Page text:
We are familiar with hybrid cars that use both hydrocarbon fuel and a battery or a fuel cell for propulsion. But why not have one with a hybrid fuel cell system as well? A group of researchers from Queen's University explain how (Wechsler et al. 2008 DOI).
They first observe that the current contenders in fuel cells based on hydrogen storage either react in a exothermic reaction e.g. boron hydrides and metal hydrides or in a endothermic reaction e.g. cycloalkanes and piperidines (at the expense of fuel cell efficiency) and then propose that in a hybrid system heat generated by one reaction can be used to drive the other one. The symbiosis does not end there: the exotherms are generally solids but can be dissolved in liquid and pump-able endotherms.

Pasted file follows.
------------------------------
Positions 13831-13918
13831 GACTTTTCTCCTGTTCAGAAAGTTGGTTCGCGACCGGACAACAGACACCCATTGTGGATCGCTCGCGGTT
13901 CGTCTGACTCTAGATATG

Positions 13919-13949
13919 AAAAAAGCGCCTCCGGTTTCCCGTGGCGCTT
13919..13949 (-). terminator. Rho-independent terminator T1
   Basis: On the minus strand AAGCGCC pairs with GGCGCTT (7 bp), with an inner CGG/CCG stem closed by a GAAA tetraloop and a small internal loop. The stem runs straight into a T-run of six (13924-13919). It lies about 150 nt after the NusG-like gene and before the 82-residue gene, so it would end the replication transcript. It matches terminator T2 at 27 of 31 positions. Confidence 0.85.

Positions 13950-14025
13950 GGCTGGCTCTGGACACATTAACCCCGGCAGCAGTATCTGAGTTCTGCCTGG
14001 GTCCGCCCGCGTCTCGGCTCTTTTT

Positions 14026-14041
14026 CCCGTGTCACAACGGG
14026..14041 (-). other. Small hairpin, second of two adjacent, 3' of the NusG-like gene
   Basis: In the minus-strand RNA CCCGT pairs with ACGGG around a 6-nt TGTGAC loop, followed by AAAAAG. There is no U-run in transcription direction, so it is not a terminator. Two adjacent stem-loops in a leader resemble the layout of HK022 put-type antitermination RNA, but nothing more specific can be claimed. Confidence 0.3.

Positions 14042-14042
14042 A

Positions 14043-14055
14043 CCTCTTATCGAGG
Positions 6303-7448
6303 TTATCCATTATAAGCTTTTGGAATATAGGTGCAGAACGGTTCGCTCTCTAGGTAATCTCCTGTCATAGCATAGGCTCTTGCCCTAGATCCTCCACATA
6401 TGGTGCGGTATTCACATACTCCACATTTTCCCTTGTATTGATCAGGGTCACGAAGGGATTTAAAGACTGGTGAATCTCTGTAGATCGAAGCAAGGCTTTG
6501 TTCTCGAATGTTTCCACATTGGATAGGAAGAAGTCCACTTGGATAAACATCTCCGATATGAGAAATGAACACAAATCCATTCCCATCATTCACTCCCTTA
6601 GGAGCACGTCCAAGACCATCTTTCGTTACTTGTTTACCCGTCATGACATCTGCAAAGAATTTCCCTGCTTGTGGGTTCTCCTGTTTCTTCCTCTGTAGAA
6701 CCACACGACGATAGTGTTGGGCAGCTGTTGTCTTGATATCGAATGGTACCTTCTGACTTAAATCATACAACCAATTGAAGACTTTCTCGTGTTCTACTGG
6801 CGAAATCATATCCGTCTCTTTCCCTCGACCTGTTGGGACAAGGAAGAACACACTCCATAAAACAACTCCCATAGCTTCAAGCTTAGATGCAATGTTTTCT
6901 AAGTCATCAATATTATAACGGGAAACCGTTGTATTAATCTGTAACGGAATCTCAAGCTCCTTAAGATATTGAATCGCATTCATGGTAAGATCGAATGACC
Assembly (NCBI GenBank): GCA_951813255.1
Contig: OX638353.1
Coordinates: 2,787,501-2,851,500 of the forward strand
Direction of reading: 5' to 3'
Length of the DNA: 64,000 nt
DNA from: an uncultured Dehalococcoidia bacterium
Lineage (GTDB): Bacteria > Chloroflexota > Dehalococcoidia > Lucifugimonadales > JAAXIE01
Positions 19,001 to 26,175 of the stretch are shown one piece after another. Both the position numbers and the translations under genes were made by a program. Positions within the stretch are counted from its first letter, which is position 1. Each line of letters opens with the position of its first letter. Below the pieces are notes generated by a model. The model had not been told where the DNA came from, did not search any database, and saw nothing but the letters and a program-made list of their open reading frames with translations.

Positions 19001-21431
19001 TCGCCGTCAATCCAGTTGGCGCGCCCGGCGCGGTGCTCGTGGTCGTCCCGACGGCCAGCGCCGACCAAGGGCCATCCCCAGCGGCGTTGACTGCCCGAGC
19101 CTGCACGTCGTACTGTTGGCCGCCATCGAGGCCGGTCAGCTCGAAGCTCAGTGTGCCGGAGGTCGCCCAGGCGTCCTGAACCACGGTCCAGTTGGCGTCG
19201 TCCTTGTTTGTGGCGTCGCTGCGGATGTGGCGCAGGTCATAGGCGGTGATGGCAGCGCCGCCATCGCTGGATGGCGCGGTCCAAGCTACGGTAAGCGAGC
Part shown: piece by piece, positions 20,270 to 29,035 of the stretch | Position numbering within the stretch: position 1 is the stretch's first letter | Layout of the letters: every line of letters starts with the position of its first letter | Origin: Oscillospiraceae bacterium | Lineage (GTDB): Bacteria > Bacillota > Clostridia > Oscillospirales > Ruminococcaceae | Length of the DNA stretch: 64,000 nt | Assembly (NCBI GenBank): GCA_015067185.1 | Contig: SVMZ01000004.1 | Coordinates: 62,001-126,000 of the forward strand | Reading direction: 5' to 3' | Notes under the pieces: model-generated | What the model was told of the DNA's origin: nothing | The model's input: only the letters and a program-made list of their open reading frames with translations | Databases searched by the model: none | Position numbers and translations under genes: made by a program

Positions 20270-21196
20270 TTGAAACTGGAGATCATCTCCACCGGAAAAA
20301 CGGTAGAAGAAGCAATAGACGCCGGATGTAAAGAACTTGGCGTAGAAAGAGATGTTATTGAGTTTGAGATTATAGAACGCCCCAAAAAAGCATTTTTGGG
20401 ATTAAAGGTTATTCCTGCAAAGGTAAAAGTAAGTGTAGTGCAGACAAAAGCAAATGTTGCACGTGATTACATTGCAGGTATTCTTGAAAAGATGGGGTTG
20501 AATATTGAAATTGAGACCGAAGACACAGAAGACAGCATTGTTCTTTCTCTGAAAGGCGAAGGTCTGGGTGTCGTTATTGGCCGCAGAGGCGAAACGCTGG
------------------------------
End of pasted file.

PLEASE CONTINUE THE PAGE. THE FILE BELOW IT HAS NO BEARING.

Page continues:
In one demonstration endothermically reacting indoline is mixed with the exothermically reacting dimethylamine.borane (think ammonia borane) and water mixture with as catalyst palladium on carbon: both reactions go to completion without a nett enthalpic change. The calculated hydrogen storage capacity is 2.5%. The researchers are honest about the limitations of the system: the borate formed in the reaction is not soluble and the rates of both reactions are dissimilar.